On 17 May 2022 the UK Financial Conduct Authority (FCA) made an appeal for people to report to it regarding firms on the Financial Services Register or other FCA registers, or companies with UK listed securities that have been evading sanctions or have poor sanction controls.
What to report
The FCA has called for information about:
- Any suggestion that a firm has poor sanctions controls,
- Actual or suspected breaches of the UK sanctions regime, and
- The methods believed to be used by firms or individuals to breach the UK sanctions regime.
The FCA’s request is expected to be most relevant to current and former employees of regulated firms, and other firms and professionals.
How to report
The FCA has stated that, dependent on anonymity requirements and the source of the information, it is able to receive information in the following ways:
- The FCA’s whistleblowing team will be available to receive the report where there is a need for confidentiality. For example, where an individual is reporting about the conduct of their employer;
- An authorised firm reporting issues with its own sanctions compliance should do so in accordance with the provisions of SUP 15 in the FCA Handbook; and
- The FCA created a new ‘wrongdoing and misconduct’ report form (available here) to be used where a firm or industry practitioner is looking to report information relating to another firm or individual. When using this form, there is no obligation to provide the FCA with contact details, but any person submitting a report who does include their email address will receive a reference number to allow them to update their report should they receive any further information.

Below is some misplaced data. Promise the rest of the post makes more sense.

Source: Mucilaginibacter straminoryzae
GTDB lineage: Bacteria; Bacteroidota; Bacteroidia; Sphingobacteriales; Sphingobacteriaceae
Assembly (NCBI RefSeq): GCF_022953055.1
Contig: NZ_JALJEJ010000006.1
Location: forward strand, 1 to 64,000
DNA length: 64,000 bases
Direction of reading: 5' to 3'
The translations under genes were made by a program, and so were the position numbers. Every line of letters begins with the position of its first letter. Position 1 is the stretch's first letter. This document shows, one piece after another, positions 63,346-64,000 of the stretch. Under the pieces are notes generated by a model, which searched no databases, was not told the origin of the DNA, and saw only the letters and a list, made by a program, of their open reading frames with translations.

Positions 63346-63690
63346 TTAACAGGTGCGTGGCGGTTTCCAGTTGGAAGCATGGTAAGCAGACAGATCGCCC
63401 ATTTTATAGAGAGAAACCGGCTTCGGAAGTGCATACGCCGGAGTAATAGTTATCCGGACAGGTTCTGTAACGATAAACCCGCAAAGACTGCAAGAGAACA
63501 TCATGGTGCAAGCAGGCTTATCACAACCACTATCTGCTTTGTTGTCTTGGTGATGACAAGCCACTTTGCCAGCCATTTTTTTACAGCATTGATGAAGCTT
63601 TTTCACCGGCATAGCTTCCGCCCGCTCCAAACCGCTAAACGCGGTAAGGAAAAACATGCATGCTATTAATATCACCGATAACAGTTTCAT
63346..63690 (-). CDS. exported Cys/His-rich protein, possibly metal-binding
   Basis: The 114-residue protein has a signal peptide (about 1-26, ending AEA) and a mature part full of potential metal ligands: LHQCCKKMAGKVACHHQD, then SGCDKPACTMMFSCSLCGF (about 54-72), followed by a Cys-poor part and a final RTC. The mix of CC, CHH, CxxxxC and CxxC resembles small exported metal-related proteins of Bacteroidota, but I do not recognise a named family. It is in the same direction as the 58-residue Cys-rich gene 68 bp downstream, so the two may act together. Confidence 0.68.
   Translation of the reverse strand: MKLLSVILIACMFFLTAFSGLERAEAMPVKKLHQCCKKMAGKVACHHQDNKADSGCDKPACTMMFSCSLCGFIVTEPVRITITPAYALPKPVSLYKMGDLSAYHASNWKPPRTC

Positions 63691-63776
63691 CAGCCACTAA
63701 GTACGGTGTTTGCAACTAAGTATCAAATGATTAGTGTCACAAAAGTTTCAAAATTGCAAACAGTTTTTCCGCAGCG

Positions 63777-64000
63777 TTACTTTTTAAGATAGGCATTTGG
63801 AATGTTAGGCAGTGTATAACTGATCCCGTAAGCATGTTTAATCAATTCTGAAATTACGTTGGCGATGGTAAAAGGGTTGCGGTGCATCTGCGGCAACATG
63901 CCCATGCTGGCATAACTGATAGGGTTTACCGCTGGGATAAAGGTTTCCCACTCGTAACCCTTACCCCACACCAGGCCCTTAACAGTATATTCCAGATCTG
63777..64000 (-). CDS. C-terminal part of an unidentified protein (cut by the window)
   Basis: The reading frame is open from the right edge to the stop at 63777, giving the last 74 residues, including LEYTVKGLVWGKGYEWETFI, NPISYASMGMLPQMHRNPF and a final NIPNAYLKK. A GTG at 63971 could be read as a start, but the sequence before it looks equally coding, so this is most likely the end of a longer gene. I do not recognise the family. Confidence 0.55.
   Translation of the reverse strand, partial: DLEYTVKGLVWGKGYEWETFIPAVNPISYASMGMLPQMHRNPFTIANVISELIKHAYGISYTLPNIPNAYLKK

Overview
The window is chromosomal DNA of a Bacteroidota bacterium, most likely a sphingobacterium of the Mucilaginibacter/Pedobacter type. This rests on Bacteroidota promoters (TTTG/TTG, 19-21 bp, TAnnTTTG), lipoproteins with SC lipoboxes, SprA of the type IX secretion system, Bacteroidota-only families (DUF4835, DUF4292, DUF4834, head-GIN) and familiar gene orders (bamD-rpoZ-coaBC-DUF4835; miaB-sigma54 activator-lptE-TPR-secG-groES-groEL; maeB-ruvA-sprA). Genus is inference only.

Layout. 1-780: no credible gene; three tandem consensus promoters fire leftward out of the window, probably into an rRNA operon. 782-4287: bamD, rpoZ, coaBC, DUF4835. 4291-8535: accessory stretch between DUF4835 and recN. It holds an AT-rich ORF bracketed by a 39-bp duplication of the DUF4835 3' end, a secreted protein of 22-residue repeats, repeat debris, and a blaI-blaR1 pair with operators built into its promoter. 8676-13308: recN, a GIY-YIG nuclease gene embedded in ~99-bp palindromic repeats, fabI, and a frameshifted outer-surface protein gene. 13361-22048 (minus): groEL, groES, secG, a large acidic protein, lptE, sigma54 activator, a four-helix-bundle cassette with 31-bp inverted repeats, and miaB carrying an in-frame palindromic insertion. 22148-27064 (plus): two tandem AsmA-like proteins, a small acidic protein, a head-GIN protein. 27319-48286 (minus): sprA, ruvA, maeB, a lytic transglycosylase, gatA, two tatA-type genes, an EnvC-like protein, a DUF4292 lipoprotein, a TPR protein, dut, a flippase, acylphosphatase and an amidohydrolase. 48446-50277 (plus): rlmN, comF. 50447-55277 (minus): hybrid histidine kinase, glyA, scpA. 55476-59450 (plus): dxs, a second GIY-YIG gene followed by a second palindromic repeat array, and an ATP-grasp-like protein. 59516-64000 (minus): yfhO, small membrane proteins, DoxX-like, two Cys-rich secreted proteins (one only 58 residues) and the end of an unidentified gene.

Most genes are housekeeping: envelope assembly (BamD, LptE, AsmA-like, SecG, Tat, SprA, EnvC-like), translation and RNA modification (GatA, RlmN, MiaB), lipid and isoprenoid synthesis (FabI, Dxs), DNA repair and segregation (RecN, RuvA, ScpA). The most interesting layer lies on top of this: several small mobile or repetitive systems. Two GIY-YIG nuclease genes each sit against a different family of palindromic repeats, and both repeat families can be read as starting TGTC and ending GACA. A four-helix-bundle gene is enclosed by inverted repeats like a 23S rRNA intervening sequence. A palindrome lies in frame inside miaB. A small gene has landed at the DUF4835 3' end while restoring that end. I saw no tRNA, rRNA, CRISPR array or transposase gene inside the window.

Interaction with other reporting obligations
Firms and individuals are subject to existing obligations to report sanction breaches, and these obligations are not impacted by the FCA’s request. Suspected breaches of sanctions must be reported to the Office of Financial Sanctions Implementation (OFSI).
Certain firms and individuals may also be required to report to other regulators in the sector in which the breaching entity is active (for example, the Solicitors Regulation Authority, the Association of Chartered Certified Accountants, or HM Revenue and Customs). In addition, firms or individuals submitting reports should inform their relevant supervisory professional bodies and any known professional bodies responsible for supervising the breaching entities/individuals as required.
Unfortunately, the FCA will not provide the person submitting the report with any updates on further action taken in response.
However, the FCA has stated that even where it does not take visible enforcement action, any information shared will allow it to build a more complex picture of conduct risk and inform policy and enforcement action moving forward.
Firms and companies must ensure that their sanctions systems and procedures remain up-to-date to ensure compliance with applicable requirements, and must seek to maintain open and productive dialogue with their regulators.
K&L Gates is continuing to track the changes and additions to the UK sanctions regime and the impacts these can have on entities and individuals. K&L Gates is equipped to advise on the full suite of regulatory and criminal issues, and can offer clear practical advice on how best to meet regulatory requirements (including when a report to the FCA and/or OFSI is required).
Please contact Michael Ruck or Rosie Naylor should you have any queries relating to FCA sanctions reporting, or to UK sanctions more generally.